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In North Carolina, Transportation Secretary Eric Boyette warned that traffic volume was down 30% to 50%, depending on the road, leading to a projected loss of $300 million in the fiscal year ending June 30.
Four projects valued at a combined $648 million to widen Interstate 95 to eight lanes were deleted from the state’s 12-month spending plan, which had anticipated start dates for sections in July and December. Two projects worth a combined $280 million to upgrade two sections of U.S. 70 were dropped from planned starts in November and January.
“This loss of revenue will require significant reductions in expenditures,” Boyette told state legislative leaders April 7. “Modeling indicates it will take months to bring suspended projects back.”
Bridging support for transportation
Transportation funding typically enjoys broad, bipartisan support in Congress. But emergency requests for funding come at an awkward time because they overlap with the routine highway bill that lawmakers must debate.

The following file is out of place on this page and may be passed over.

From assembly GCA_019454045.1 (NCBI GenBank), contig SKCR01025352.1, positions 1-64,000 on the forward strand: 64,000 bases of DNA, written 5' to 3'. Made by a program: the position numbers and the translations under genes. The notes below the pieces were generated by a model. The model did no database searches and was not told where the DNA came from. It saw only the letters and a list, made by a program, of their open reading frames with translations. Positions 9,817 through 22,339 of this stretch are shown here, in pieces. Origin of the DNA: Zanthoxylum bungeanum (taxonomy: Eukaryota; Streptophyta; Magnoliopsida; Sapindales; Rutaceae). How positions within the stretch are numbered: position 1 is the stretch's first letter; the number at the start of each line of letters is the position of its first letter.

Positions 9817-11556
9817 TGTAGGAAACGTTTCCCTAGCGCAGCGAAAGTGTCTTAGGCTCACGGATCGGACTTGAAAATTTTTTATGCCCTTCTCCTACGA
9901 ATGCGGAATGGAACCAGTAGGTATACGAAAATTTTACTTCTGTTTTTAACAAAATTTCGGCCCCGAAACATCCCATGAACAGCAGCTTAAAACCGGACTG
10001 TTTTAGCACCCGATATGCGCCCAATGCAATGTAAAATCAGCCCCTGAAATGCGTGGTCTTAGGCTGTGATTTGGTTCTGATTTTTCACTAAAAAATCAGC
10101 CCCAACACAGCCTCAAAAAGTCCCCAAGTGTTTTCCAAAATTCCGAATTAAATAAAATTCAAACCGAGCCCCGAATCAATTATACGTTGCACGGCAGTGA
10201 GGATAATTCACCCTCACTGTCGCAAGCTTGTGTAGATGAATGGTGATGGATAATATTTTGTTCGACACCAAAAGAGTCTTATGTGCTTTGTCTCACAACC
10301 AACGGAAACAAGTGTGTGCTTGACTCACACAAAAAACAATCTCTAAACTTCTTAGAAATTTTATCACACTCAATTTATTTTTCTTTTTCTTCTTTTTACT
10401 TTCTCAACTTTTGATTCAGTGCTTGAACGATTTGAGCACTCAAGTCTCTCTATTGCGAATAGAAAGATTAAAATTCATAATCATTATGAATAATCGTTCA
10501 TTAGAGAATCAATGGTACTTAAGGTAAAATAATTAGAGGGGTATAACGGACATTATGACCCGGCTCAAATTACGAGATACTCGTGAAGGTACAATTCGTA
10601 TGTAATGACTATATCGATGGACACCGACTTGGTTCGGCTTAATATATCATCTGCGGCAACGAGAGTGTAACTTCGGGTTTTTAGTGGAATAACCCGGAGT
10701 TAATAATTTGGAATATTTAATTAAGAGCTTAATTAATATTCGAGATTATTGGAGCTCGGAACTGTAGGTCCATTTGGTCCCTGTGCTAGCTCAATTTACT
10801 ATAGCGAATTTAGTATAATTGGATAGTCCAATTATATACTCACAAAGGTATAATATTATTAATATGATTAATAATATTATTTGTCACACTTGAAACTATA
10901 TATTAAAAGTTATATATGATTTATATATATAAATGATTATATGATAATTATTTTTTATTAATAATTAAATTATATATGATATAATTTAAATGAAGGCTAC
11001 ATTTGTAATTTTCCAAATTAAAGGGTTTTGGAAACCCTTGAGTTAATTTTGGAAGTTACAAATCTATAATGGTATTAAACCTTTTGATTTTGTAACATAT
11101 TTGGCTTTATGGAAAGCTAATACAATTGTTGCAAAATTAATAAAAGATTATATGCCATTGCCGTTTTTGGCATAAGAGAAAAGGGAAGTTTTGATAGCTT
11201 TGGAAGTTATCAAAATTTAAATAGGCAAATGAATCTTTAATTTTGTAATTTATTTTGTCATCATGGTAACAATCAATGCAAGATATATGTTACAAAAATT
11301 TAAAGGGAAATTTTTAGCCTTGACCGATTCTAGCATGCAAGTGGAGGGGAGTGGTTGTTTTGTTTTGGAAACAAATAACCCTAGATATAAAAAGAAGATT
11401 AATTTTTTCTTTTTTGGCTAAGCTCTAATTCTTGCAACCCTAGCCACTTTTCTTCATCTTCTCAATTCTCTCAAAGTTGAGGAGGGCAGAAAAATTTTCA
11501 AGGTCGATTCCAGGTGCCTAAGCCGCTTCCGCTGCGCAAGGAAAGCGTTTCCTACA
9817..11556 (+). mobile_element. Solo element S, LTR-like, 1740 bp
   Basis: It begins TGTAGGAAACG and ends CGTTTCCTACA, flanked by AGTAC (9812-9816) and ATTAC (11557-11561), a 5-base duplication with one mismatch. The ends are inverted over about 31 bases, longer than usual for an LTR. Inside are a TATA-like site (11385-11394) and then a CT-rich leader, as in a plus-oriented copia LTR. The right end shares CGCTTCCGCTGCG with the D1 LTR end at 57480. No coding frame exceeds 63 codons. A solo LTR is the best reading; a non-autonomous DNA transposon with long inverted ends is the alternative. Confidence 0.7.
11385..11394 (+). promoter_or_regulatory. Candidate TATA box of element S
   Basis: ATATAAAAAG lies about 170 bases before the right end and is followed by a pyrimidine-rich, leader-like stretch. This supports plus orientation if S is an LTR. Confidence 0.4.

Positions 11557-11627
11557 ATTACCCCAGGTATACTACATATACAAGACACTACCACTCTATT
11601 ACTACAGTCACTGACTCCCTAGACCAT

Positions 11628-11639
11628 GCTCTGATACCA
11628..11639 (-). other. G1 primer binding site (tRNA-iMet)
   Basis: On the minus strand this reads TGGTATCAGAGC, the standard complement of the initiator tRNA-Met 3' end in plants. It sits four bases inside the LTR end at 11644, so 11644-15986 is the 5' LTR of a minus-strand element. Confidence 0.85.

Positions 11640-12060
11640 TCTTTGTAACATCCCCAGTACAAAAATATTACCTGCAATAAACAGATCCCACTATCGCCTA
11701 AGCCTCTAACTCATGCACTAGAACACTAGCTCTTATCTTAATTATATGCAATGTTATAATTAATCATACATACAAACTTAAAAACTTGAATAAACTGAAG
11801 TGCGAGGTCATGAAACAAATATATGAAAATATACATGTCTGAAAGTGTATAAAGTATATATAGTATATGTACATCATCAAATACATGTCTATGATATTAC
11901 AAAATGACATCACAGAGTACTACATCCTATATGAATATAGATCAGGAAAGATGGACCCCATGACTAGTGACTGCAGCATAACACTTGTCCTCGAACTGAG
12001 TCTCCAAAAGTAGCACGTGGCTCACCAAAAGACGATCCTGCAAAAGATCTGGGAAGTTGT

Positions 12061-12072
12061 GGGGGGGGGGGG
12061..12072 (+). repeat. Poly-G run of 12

The current, five-year highway bill expires Sept. 30. Congress already needs to negotiate an extension that is expected to provide hundreds of billions of dollars to state and local governments for as long as the next six years.
President Donald Trump has said he would like to provide money for infrastructure in the next stimulus spending package to combat coronavirus because roads, tunnels, highways and bridges need help.
“They have to be fixed,” Trump said. “So hopefully we’ll get an infrastructure bill.”
House Speaker Nancy Pelosi, D-Calif., has repeatedly called infrastructure a priority.